Customers dine on the front porch of Alice’s Restaurant. The building was a general store for local loggers in the early 1900s before being converted into a restaurant in the 1950s. Photo by Ana Sofia Amieva-Wang

Late afternoon sunlight filters through towering redwood trees, creating dappled shadows on the asphalt of the snaking highway CA 84 as it ascends the Woodside mountains. Gaps in the trees reveal miles of greenery intermingled with houses set against a backdrop of bright blue sky. The forest eventually opens at the intersection of Skyline and 84 to reveal a wood cabin, guarded by an iron owl and an American flag. A welcoming front porch beckons behind an asphalt parking lot overflowing with motorcycles and teeming with life. Picnic tables line the porch, crammed with the patrons of Alice’s Restaurant. On the far side of the porch, through a set of doors, lies the main inside area of Alice’s, and a building in the back houses an additional bar.

The restaurant, renowned for its unique location and ambience, serves classic American comfort food. Alice Taylor opened the restaurant in the 1960s, naming it after herself and after an Arlo Guthrie anti-war song of the same name, but the restaurant has since changed hands and is now owned by a different family. According to their website, the building was a general store catering to local loggers in the early 1900s before being converted into a restaurant in the 1950s.


An old Volkswagen bug sits in front of Alice’s. There is a variety of scenic routes that one can take to the restaurant. Photo by Ana Sofia Amieva-Wang

People from all walks of life visit Alice’s, from biker gangs in leather jackets embroidered with their gang names to families winding down after a long day’s hike. Alice’s is a notorious biker hangout, and conversation is often punctuated by the revving of motorcycle engines. The patrons at Alice’s are friendly, smiling and making conversation with a genial American hospitality. Alice’s is the type of place where waitresses call customers “honey” and smile as they take orders.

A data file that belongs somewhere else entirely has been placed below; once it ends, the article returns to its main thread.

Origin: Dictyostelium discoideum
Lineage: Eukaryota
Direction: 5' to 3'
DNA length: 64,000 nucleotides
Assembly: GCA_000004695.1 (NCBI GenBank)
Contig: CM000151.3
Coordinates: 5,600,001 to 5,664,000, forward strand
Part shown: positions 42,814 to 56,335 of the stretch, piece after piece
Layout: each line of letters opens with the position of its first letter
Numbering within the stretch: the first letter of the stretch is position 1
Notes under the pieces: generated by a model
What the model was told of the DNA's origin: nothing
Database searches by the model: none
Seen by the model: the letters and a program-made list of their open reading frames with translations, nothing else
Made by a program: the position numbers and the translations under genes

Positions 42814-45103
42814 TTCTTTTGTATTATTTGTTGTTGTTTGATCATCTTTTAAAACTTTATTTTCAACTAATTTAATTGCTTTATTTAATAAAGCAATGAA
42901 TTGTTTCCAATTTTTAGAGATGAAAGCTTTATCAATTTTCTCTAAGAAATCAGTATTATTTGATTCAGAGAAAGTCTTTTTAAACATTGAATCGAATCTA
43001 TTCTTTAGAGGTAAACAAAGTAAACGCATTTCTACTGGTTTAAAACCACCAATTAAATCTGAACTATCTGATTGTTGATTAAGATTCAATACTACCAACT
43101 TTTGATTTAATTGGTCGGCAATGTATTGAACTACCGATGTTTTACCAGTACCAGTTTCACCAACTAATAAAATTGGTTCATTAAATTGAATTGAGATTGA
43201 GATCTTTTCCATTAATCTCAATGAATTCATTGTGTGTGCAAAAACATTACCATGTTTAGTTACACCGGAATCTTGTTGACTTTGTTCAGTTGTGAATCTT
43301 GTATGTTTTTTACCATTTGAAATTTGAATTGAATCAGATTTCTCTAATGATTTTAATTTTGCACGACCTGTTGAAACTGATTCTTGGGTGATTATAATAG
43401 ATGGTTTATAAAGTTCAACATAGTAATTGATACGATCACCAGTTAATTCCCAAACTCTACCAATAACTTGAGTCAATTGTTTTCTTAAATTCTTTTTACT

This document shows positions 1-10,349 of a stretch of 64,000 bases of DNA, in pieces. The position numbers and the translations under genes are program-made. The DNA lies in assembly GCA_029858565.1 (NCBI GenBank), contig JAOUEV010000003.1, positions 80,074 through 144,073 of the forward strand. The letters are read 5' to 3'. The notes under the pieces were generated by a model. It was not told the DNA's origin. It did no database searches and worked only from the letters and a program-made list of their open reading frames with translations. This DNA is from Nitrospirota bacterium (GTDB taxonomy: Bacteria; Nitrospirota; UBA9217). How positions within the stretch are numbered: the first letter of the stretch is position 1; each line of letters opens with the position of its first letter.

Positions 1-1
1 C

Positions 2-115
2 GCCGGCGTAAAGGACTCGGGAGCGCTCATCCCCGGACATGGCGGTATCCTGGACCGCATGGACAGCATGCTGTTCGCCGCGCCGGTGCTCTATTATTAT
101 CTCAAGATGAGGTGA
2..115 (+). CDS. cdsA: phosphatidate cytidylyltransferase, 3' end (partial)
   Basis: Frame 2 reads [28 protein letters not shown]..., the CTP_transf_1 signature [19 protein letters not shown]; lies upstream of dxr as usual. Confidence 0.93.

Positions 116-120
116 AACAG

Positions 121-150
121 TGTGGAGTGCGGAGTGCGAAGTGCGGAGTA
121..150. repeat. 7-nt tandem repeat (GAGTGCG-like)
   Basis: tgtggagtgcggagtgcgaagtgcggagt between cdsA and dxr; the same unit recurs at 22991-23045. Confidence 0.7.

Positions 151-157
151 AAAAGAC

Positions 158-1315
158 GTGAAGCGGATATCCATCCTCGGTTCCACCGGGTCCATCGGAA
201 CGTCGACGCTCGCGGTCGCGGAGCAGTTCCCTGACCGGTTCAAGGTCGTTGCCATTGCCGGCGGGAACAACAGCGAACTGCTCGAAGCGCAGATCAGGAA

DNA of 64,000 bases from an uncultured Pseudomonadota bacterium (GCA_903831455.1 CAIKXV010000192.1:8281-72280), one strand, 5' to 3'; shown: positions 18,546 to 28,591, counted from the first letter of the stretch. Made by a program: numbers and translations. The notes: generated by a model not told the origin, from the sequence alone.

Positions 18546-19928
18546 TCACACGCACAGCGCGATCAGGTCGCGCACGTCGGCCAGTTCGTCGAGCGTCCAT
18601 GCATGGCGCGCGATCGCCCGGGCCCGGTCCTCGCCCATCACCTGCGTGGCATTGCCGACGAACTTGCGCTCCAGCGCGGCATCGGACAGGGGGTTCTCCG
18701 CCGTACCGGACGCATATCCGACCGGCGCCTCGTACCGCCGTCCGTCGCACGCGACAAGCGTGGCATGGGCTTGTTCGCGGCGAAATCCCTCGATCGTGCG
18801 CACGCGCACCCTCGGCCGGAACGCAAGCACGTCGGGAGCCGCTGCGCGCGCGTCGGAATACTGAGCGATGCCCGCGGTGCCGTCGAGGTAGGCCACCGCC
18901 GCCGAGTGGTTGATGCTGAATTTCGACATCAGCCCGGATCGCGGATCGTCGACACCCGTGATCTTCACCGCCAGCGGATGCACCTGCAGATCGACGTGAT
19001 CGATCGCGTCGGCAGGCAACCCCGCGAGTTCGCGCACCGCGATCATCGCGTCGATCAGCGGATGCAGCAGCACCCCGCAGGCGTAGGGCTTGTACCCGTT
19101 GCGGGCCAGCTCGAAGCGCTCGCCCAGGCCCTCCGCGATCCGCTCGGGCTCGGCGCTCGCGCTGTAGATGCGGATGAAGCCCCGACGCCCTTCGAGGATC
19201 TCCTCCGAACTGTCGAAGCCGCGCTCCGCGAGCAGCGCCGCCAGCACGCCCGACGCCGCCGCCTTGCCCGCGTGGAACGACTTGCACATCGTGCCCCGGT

One of the more subtle pleasures of the restaurant is the drive there. The roads wind up through the Santa Cruz mountains, and you can choose between the peaceful redwood forests of Kings Mountain or Old La Honda roads, the spectacular views of Page Mill Rd., or the more direct yet slightly less scenic route 84. It takes approximately half an hour to get from downtown Palo Alto to the restaurant, so Alice’s is definitely a place that should be reserved for leisurely weekends.


The inside seating area of the restaurant. In addition to this area and the front porch, there is also a bar area on the back porch. Photo by Ana Sofia Amieva-Wang

Alice’s boasts a truly unique ambiance. Customers seat themselves at one of the picnic tables on the restaurant’s deck, often sharing a table with at least one other party. The tables are set up in a communal, open-seating arrangement. The porch, warmed by numerous heat lamps during cold weather, feels cozy despite its open-air format. The restaurant’s indoor seating area is similar to the outside, though it has upholstered booths and single-party tables. In the back is a bar with a smaller porch, which looks out on a backyard lawn, where children often play while they wait for their families to finish eating. The location in the redwoods makes for a refreshing, natural atmosphere impossible in an urban setting.

Alice’s is an excellent place to escape to with friends after a long, hard week. It is a refuge: a cabin among the trees where one can seek a good meal and get away from the mind-numbing grind of day-to-day life, if just for a little while.